In the 2016 UK referendum on EU membership, she voted for the UK to leave the EU.[10] On 28 June, she accidentally sent a private email meant to be read by Gove and his close advisors to a member of the public, who leaked it to the press. In the email, Vine had advised her husband not to back Boris Johnson's bid to become leader of the Conservative Party unless 'specific assurances' were given to him.[11][12] Two days later, Johnson unexpectedly dropped out of the 2016 Conservative Party leadership election, after Gove made a surprise bid to become leader.[13]

Personal life[edit]

She has been married to Conservative MP and Chancellor of the Duchy of Lancaster Michael Gove since 2001. They met when she was the arts editor and he was the comments editor at The Times newspaper. They have one son and one daughter.[14] Vine is the godmother to one of former Prime Minister David Cameron's daughters.[4]


  1. ^ "Sarah Vine Limited – Officers (free information from Companies House)". Companies House, Government of the United Kingdom. 20 November 2012. Retrieved 1 July 2016.
  2. ^ a b Martinson, Jane (2 July 2016). "Sarah Vine: Daily Mail columnist and driving force behind Gove's PM dream". The Guardian.
  3. ^ Vine, Sarah (7 March 2014). "Sarah Vine: Why I want my daughter to go to a state school". The Guardian. Retrieved 20 October 2019.
  4. ^ a b Hodge, Gavanndra (1 June 2017). "Exclusive! Sarah Vine's first ever interview". Tatler.
  5. ^ Cadwalladr, Carole (12 August 2007). "Review: The Great Big Glorious Book for Girls by Rosemary Davidson and Sarah Vine". The Guardian. Retrieved 7 September 2018.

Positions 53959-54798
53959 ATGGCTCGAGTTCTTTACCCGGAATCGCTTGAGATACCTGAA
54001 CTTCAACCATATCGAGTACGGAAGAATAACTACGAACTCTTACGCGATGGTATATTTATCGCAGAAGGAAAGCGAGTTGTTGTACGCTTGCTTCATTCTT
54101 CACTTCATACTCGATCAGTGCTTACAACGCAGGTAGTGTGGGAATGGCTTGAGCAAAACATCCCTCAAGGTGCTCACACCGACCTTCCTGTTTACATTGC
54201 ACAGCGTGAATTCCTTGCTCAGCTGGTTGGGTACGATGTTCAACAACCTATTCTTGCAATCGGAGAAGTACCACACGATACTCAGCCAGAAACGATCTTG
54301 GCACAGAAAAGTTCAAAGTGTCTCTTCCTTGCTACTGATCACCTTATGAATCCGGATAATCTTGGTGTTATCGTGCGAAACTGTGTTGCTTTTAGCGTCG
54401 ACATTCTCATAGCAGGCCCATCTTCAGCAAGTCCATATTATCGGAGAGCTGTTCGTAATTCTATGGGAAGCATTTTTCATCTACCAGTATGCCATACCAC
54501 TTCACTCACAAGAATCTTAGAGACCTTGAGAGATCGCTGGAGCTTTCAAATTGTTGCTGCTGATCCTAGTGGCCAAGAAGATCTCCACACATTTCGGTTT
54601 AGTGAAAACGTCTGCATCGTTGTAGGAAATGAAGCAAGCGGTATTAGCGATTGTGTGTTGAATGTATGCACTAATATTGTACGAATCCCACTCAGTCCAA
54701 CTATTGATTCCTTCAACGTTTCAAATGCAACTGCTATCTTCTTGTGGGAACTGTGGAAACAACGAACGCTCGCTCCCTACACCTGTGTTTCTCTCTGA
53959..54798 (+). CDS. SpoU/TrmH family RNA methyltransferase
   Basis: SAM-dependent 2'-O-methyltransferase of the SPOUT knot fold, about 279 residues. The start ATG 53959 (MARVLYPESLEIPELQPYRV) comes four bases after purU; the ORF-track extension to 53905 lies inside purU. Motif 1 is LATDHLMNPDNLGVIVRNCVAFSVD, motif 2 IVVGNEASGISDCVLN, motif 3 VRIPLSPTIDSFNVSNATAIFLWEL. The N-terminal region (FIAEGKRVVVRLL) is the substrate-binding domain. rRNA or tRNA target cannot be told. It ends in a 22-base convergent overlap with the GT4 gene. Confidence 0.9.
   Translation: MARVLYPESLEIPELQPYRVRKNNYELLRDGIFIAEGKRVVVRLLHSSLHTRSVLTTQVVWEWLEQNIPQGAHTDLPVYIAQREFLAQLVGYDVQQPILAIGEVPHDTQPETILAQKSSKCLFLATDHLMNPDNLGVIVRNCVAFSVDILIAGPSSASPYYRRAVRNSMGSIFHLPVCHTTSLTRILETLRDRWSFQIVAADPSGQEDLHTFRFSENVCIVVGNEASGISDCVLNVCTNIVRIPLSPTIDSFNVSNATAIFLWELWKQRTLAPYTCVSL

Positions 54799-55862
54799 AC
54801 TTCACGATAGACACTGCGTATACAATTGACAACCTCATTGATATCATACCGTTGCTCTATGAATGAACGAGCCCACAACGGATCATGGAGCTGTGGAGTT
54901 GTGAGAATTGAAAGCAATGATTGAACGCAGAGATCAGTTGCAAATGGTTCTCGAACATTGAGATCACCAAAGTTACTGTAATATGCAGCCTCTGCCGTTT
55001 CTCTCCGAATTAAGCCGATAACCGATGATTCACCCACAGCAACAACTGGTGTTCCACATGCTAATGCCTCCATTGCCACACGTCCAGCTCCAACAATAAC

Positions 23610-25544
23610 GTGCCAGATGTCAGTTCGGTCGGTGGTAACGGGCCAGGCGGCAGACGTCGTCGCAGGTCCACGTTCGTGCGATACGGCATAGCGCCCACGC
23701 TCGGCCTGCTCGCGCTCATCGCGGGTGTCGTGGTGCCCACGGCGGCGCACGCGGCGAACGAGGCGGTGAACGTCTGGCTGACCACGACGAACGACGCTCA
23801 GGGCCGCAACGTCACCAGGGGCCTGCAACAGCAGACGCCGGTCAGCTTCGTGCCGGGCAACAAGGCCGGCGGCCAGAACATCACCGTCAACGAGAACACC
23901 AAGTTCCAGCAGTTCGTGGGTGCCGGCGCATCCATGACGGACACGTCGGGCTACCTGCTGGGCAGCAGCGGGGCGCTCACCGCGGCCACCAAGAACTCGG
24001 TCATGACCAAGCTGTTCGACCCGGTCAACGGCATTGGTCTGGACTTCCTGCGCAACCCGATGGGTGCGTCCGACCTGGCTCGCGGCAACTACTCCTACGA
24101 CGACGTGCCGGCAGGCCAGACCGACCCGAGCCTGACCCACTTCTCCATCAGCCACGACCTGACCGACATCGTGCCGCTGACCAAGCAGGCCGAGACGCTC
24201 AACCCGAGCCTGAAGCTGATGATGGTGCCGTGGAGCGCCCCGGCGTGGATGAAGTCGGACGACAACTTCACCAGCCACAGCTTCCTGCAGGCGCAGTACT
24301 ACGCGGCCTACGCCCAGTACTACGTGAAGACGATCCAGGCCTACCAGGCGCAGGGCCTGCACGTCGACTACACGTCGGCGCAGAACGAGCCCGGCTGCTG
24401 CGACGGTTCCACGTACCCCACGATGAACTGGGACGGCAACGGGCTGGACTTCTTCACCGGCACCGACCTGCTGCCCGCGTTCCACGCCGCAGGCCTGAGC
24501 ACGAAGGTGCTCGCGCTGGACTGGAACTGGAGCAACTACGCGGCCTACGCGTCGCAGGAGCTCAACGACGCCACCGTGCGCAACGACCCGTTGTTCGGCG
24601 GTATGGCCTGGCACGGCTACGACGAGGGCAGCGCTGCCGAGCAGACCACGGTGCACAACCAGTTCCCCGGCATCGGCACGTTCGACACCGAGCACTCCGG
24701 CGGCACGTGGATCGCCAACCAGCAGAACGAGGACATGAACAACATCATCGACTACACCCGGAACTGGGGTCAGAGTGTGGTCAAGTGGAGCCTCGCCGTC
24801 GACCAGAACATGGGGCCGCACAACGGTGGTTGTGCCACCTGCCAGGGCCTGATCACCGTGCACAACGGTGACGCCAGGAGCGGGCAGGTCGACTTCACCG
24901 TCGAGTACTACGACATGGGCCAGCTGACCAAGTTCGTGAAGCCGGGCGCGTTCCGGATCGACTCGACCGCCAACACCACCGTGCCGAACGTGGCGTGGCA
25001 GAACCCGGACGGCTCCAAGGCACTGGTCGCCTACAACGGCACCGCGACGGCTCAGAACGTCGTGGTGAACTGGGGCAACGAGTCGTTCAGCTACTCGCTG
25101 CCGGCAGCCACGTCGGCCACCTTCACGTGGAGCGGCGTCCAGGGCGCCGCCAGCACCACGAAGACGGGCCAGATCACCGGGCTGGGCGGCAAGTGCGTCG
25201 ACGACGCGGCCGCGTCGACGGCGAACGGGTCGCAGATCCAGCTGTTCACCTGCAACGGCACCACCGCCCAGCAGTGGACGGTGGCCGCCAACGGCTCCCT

6. ^ Mayhew, Freddy (3 April 2019). "Times titles win big at Society of Editors' Press Awards". Press Gazette. Retrieved 20 October 2019.
  7. ^ a b Adams, Richard (5 March 2014). "Sarah Vine praises 'miracle' of state education in Daily Mail column". The Guardian. Retrieved 16 January 2016.
  8. ^ Selby, Jenn (24 November 2014). "Jack Monroe: David Cameron 'uses stories about his dead son as misty-eyed rhetoric' to legitimise NHS privatisation". The Independent.
  9. ^ Walker, Peter (24 March 2015). "The knives are out: Sarah Vine and Jay Rayner clash on Twitter over kitchens". The Guardian.
  10. ^ Vine, Sarah (9 September 2017). "Voted Leave? It's one way to lose friends, says Sarah Vine". The Spectator. Retrieved 20 October 2019.
  11. ^ Swinford, Steven; Dominiczak, Peter; McCann, Kate (30 June 2016). "Michael Gove's wife Sarah Vine warned him about risks of backing Boris Johnson without 'specific' assurances on migration controls". The Daily Telegraph.
  12. ^ Mason, Rowena; Kennedy, Maev (29 June 2016). "Michael Gove's wife exposes doubts about Boris Johnson with email blunder". The Guardian.
  13. ^ Stewart, Heather; Elgot, Jessica (30 June 2016). "Boris Johnson rules himself out of Tory leadership race". The Guardian. Retrieved 21 October 2019.
  14. ^ "Gove, Rt Hon. Michael (Andrew)". UK Who's Who. Retrieved 19 October 2019.